2 December 2014

Secret service informers: „people who don’t just report, but people who act and then report on those acts”

The first two witnesses today were two retired police detectives from Switzerland whom the court had summoned upon a motion by the Wohlleben defense. In 1996, the detectives had conducted an investigation against a German national who had made illegal trades with gun bought in Switzerland. The arms dealer from whom Hans-Ulrich Müller had received the murder weapon Ceska played a peripheral role in that investigation. As reported earlier, this is a desperate attempt by the Wohlleben defense to call into question the chain of custody of the Ceska – today, this became even more pointless as the two witnesses had not even dealt directly with the arms dealer in question.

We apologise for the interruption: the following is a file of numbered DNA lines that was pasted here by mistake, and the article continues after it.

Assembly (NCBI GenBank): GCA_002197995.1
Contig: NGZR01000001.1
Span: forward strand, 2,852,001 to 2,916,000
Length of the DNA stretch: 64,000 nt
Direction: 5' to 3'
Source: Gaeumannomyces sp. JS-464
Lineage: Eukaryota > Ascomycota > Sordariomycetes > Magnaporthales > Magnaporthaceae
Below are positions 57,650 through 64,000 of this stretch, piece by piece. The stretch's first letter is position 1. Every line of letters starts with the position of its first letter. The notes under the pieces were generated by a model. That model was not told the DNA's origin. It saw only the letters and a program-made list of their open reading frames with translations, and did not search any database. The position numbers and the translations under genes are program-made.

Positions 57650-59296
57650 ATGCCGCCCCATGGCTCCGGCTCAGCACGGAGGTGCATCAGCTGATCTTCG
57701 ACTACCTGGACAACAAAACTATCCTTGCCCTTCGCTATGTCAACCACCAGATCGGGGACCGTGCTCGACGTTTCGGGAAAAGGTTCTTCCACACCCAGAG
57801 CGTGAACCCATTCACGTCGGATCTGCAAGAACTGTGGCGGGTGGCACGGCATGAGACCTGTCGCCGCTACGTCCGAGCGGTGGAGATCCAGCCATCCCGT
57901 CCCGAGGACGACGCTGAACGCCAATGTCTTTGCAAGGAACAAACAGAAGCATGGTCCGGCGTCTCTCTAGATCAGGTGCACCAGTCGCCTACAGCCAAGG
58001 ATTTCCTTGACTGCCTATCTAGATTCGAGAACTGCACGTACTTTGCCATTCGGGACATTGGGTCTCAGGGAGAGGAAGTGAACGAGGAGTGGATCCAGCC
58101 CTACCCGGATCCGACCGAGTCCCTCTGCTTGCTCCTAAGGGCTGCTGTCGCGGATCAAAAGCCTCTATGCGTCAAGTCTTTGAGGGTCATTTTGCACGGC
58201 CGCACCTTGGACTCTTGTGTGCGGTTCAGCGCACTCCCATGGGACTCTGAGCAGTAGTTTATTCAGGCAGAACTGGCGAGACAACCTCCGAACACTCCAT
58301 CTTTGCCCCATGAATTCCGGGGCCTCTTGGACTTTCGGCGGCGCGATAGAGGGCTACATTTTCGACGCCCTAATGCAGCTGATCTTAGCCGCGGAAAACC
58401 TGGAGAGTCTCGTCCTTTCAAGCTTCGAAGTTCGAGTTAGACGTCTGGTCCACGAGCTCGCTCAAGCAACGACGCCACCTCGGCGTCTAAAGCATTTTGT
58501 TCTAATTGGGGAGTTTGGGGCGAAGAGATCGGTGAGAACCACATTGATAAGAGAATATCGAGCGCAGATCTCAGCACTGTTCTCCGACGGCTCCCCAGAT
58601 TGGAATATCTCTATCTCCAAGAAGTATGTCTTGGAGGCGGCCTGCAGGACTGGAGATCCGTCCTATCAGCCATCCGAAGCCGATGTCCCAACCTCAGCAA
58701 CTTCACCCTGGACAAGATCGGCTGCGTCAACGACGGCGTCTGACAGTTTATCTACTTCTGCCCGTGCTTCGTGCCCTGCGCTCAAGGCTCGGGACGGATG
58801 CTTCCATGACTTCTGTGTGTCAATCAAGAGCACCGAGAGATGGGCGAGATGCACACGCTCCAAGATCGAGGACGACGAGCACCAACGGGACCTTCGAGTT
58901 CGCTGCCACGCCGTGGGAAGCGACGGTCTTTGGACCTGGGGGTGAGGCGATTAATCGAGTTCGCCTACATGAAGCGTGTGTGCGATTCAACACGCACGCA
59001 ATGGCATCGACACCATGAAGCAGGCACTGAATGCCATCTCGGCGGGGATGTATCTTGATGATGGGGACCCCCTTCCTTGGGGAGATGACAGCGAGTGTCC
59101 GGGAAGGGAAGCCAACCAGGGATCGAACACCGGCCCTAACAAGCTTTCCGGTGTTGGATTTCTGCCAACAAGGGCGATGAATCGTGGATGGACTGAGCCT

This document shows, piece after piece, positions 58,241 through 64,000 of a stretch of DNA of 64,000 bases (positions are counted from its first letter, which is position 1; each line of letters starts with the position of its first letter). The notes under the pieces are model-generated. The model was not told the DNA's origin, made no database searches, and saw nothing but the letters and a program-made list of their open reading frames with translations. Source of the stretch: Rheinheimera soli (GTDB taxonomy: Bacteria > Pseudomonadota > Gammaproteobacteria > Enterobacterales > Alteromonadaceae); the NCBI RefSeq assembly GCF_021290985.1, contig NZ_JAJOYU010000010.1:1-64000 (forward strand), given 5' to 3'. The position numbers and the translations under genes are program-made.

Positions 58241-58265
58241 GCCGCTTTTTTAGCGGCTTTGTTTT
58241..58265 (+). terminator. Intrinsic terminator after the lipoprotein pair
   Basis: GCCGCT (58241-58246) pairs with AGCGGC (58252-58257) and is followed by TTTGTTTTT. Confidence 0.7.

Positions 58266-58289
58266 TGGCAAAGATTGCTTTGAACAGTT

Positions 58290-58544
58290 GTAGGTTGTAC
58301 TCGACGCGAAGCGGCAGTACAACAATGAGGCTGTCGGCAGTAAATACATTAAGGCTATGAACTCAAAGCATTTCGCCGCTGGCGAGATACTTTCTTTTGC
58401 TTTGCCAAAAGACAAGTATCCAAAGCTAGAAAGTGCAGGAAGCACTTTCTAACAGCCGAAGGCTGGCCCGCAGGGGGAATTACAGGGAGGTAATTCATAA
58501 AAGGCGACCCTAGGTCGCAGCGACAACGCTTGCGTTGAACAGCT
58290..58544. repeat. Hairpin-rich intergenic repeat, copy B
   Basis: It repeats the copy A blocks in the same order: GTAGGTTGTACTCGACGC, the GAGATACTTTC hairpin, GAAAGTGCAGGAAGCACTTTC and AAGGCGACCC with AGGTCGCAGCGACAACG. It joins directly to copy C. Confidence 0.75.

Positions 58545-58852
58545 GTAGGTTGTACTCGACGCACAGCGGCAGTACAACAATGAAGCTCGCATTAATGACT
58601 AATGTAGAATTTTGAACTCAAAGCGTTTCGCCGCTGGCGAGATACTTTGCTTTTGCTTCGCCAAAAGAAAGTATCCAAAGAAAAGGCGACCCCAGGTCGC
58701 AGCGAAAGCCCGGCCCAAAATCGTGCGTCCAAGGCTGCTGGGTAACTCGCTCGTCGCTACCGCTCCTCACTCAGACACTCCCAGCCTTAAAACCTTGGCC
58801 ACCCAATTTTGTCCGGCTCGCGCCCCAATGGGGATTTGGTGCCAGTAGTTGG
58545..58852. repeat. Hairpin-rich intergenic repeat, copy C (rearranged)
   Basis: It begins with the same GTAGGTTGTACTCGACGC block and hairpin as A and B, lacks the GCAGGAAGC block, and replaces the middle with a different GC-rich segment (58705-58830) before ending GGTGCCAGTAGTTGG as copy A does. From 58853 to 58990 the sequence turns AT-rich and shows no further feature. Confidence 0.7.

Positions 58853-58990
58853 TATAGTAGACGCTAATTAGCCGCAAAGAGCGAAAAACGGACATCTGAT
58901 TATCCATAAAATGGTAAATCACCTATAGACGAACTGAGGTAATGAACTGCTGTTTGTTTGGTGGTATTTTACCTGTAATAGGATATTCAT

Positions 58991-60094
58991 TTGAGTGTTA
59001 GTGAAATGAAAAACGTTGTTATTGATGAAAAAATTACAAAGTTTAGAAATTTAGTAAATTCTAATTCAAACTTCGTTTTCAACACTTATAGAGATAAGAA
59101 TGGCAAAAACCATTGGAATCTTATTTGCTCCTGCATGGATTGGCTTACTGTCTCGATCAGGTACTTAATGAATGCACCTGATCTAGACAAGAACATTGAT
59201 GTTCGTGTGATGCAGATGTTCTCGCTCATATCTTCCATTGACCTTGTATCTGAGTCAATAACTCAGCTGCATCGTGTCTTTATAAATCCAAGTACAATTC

Next up to testify was the ex-husband of Antje Probst, the latter having testified concerning “Blood & Honour” Saxonia and its support to “the Three” two weeks ago (see the report of 20 November 2014).

Probst also tried to present himself as mostly apolitical and his contacts to other cadres, e.g. Jan Werner of “B&H”, as “solely neighborly”, claiming to have always distanced himself from “political wackos.” He said that he had never met Zschäpe, Böhnhardt and Mundlos, that there had been rumors about the Nazis from Thuringia who had gone underground, but that he did not recall who had spread those rumors as he had not been interested anyway. In his police interview, he had recalled a number of additional details – today he tried to explain that due to the enormous pressure on them, the police officers had questioned him in a “highly leading” manner.